Suresh’s Story

Having been rehabilitated, I currently work and live happily in my hometown with my wife and children. After witnessing my uncle getting shot dead by the Sri Lankan army, I joined LTTE at a young age. After joining LTTE, I was given training on the use of heavy artillery and subsequently rose to become a general of a battalion.

Betrayal reigned following the split up of the LTTE in 2004. I had to return to and stay in my home region of Eastern Province as a result of this split up. All my siblings are male. One became a martyr, having been a combatant himself. Another sibling used to be a member of a different armed group. As this internal division amongst the armed groups started to impact my family, I had to return to the North once again.

I was at a battlefield in Ananthapuram when the final phase of the armed conflict started in 2007. As a general, my focus was on safeguarding all cadres assigned under my command. One day in Ananthapuram, the Sri Lankan army besieged the battalion that I had been commanding. The injuries inflicted on the cadres during the attack looked as if they were caused by burns. They did not appear as if they were inflicted upon by ordinary weapons. I learned later that they were caused by prohibited weapons that we had not heard of before.

In pursuance of the direction issued to the effect of splitting up the cadres and sending them to different districts to reduce the casualties sustained during the final phase of the conflict, approximately 35 of us started to move towards Batticaloa town. While we were traversing through Mulliavalli, we were subjected to several attacks, as a result of which several cadres traveling with us were killed. As we reached the Mallaviyaru area, the cadre who had been guiding us died of a snake bite. Without a guide, we struggled to find the right path forward. We encountered another paramilitary force along the way and in the fight ensued, we lost the remaining cadres. Having been weakened numerically and physically, we retreated through the Punanai region and entered the Velikanthai area, upon which we got entangled inside territory controlled by the Sri Lankan army. At that moment, the Sri Lankan Red Cross reached the area in pursuit of the sudden information that they had received. The army, having arrested us, produced us before the Sri Lanka Red Cross at Valaichchenai Police Station. Following that, we were detained at Minneria Army Training Centre for three days for interrogations. A total of 14 persons, including me, were arrested. Of which, two were female cadres. I doubt if I would be alive had the Sri Lanka Red Cross not shown up on that fateful day.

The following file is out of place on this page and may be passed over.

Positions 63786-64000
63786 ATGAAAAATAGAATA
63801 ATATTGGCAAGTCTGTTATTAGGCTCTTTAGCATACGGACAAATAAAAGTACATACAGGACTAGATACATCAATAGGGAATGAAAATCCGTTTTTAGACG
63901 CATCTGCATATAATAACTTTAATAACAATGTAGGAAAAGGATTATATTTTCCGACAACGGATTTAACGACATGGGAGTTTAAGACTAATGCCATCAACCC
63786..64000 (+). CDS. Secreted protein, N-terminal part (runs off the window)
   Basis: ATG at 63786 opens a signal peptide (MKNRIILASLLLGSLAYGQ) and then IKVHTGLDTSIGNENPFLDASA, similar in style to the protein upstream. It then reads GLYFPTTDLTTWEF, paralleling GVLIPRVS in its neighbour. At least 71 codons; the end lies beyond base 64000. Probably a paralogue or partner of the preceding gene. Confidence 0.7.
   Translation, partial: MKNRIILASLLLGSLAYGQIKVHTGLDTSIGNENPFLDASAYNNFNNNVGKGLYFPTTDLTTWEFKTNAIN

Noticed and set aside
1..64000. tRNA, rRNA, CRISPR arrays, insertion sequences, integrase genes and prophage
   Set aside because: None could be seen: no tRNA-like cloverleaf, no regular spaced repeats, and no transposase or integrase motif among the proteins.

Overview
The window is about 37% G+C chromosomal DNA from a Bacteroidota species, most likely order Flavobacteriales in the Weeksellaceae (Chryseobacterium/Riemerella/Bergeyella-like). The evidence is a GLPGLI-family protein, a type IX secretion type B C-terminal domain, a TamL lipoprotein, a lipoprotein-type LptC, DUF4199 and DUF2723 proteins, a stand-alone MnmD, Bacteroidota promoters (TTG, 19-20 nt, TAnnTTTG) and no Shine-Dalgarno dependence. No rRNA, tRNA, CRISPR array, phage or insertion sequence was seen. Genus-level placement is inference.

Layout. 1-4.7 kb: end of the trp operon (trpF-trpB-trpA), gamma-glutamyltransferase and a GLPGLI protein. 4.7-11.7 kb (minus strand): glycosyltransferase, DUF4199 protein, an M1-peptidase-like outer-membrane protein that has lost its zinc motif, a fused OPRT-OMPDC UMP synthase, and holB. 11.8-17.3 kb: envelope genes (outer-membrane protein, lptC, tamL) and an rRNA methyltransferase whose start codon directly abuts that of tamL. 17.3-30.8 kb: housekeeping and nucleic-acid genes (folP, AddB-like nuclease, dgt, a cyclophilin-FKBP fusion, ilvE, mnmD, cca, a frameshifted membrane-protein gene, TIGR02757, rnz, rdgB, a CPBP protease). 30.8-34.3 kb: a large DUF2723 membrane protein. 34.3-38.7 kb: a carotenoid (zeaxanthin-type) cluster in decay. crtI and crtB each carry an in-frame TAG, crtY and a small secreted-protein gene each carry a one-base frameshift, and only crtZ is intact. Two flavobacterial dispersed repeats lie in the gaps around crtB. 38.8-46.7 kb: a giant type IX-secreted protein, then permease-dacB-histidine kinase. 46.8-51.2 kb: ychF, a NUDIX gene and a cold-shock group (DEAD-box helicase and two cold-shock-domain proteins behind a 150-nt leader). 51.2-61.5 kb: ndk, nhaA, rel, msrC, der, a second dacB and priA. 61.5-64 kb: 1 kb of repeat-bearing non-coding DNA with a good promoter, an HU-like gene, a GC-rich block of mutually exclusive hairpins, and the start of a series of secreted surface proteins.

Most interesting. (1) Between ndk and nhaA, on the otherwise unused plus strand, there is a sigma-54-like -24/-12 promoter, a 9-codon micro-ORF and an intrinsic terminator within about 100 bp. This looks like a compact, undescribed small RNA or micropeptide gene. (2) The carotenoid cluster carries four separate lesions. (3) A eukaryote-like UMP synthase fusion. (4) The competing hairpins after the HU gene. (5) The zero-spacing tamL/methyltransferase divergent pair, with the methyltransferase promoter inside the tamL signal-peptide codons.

At the Minneria Army Training Centre, we were detained and interrogated by the CID officers. We were then transferred to the ‘4th Floor’ for further interrogation. There, in the name of interrogation, we were subjected to torture and inhumane treatment. Present amongst those who carried out the ‘interrogation’ were some members of the LTTE who defected to the government side following LTTE’s internal split. There were approximately 800 detainees in the camp along with me. Some of those had been arrested in 1992. I visited them after I had been released from the rehabilitation center.

Having spent almost six months in detention on the ‘4th Floor’, I retained legal assistance with the help of my brother, as a result of which I was transferred to Varakkappola rehabilitation center. Although I live in my village, I am the first to be interrogated whenever a crime is committed in the area. Recently, I was arrested by the CID and held in detention for 15 days following a crime scene in the area. In detention, I was beaten up and tortured by the CID officers, who were in an inebriated state. Only now am I starting to feel the effects of the torture that I was subjected to. As a driver, the effects have made it painful for me to work continuously.

Be that as it may, I have never received aid reliefs such as housing and livelihood support from the Sri Lankan state to which I am entitled as a rehabilitated person. I have never willfully given my name or details for such assistance anywhere. I do not wish to live with any aid relief from the Sri Lankan state. It gives me solace to live my life on my own, with my own toil and transcending the many struggles.

See story in full in Tamil here and in Sinhala here.